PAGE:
Connecticut Boy Scouts are facing conservationist barriers while trying to sell land
The Connecticut Yankee Council are attempting to sell their 252-acre Boy Scout reservation in Killingworth to a land developer. Environmentalists and public officials would rather see the land preserved.
WSHU’s Ebong Udoma spoke with CT Mirror’s Tom Condon to discuss his article, “Deer Lake: Another round in the battle between conservation and sprawl,” as part of the collaborative podcast Long Story Short.
WSHU: Tom, could you tell us about Deer Lake, the 252-acres owned by the Boy Scouts that is up for sale?
TC: Yeah, Deer Lake is a Boy Scout reservation, a wooded area that's been used for hiking and camping and mountain climbing for years. And the Boy Scouts are in the process of selling it. They're facing sexual abuse claims across the country and need to sell family jewels, like Deer Lake, to pay the awards. I mean, this is a terrible situation, but there it is. So this beautiful pristine wilderness area is now on the market. And at the moment, a developer is the highest bidder. So this open land may be sold for development.
WSHU: So Tom, conservation groups are against this?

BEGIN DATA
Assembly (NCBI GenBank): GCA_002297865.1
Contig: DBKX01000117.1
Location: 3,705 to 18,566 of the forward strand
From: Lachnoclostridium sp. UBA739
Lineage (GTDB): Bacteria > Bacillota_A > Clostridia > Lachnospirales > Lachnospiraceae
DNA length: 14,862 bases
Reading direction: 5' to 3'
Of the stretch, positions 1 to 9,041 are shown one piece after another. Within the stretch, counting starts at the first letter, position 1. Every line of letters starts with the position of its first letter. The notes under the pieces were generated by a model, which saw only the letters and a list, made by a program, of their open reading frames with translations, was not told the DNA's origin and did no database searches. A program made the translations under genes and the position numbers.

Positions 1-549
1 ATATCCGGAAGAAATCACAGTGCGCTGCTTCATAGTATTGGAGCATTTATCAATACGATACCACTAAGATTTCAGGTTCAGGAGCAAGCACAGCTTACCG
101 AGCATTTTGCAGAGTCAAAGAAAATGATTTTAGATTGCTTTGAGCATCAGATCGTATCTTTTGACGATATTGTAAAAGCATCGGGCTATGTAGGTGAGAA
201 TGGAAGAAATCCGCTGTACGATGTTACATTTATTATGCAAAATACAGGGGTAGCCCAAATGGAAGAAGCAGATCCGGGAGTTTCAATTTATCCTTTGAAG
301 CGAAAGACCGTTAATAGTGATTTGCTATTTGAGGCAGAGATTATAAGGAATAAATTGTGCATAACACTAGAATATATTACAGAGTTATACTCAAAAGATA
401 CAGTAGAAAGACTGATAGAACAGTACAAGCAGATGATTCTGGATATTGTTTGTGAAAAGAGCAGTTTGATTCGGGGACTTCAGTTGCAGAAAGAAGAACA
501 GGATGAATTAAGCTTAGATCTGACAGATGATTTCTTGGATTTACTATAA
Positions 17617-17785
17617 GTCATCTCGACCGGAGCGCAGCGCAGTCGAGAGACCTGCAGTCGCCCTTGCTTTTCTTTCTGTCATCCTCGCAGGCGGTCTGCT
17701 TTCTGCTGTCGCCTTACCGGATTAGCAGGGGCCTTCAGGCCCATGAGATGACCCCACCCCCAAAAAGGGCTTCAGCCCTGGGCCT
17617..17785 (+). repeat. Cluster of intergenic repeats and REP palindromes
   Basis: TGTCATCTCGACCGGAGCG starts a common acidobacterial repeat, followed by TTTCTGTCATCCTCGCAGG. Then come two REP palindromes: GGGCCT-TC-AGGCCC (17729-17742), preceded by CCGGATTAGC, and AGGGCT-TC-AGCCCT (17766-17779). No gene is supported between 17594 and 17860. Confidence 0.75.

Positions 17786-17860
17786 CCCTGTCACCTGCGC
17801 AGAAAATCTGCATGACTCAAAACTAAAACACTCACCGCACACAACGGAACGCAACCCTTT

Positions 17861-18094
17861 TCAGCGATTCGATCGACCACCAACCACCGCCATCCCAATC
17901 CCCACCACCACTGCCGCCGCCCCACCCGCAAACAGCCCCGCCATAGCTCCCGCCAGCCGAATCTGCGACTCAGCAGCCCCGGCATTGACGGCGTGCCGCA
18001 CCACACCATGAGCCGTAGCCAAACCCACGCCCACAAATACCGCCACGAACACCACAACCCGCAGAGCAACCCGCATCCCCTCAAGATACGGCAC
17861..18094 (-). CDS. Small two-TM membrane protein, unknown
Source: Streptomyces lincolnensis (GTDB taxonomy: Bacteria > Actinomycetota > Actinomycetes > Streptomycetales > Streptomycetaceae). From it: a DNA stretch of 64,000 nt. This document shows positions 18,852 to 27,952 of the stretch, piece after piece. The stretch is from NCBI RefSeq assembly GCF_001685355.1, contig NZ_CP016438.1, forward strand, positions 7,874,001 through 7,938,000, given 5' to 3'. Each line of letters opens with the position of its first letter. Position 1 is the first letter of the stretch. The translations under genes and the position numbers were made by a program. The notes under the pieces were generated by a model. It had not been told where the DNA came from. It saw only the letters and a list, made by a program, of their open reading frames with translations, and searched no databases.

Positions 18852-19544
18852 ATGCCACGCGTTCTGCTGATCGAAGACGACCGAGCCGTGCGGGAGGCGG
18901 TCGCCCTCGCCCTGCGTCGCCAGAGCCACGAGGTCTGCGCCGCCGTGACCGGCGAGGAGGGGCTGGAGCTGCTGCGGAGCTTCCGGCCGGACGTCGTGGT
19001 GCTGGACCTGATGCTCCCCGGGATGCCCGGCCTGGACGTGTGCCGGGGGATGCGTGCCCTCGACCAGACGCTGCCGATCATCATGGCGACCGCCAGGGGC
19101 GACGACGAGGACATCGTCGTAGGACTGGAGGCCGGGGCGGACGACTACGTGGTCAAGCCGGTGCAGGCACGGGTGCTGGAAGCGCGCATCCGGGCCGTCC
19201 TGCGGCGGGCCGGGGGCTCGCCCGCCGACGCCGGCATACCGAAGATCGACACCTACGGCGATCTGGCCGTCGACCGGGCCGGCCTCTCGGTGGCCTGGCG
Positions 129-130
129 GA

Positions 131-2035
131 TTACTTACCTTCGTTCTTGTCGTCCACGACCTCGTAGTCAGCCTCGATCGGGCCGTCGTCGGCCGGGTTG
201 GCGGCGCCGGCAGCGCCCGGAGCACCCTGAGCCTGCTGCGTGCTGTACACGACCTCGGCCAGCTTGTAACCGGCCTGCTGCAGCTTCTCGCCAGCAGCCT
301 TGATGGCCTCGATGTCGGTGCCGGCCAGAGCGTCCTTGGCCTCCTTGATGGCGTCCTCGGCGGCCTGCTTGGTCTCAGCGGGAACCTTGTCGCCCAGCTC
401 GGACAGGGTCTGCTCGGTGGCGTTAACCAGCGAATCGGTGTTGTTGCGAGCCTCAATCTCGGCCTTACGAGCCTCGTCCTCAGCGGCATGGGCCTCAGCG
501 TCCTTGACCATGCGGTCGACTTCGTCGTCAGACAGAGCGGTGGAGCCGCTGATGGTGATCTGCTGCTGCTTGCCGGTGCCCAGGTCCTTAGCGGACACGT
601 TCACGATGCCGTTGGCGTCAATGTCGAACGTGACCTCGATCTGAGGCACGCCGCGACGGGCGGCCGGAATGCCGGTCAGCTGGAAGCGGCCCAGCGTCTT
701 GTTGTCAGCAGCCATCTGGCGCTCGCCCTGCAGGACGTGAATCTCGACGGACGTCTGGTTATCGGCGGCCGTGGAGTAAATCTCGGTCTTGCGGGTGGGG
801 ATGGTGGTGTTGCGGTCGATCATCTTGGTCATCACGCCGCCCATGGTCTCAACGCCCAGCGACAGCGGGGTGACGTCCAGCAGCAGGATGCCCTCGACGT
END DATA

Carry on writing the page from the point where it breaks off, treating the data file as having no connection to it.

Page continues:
TC: Yes, you're right. Two conservation groups have bid on the property. But at the moment the developer's bid is higher.
WSHU: Could you also tell us about funds that the state has set aside for conservation?
Well, they have not entered the picture yet. The state has not bid on the property yet. And the price may be prohibitive. The state funds are somewhat limited and they have to be apportioned to a budget. So the state hasn't stepped in yet. Although Senator Blumenthal is looking into a federal intervention, which might swing the thing in favor of conservation. We'll see — it's kind of up in the air right now.
WSHU: Now, the developer, has he made any specific plans?
TC: The New York developer? No, no plans have been announced.
WSHU: But the fear of conservationists is that it will be developed into housing.
TC: Exactly. This piece of land in Killingworth is a rural area. And it connects with two other state preserves, the state forests and another open space area, and connected areas are important. They're important for a number of reasons, you know: wildlife habitat, wildlife corridors, protection of core forest. Core forests are very important for the environment — for protecting water supply, for carbon sequestration, cleaning the air, so core forests are important. And this 252-acre area connects to other areas. So that's one really key reason to preserve it.
WSHU: And where do we stand now? What's the situation as far as this property is concerned? Because I understand that there are some lawsuits also in the works.
TC: Yes, there is a lawsuit pending. Interestingly, there is a bird sanctuary on the property. And the lawsuit asks the court to preserve the bird sanctuary. How that would affect the development is not clear, but it would probably inhibit it. It's a waiting game right now. The Boy Scouts put the property on the market. There have been three bids.
So the question now is whether at the 11th hour, the conservationists can come in with a competitive bid and then the question is whether the Boy Scouts will sell it to them.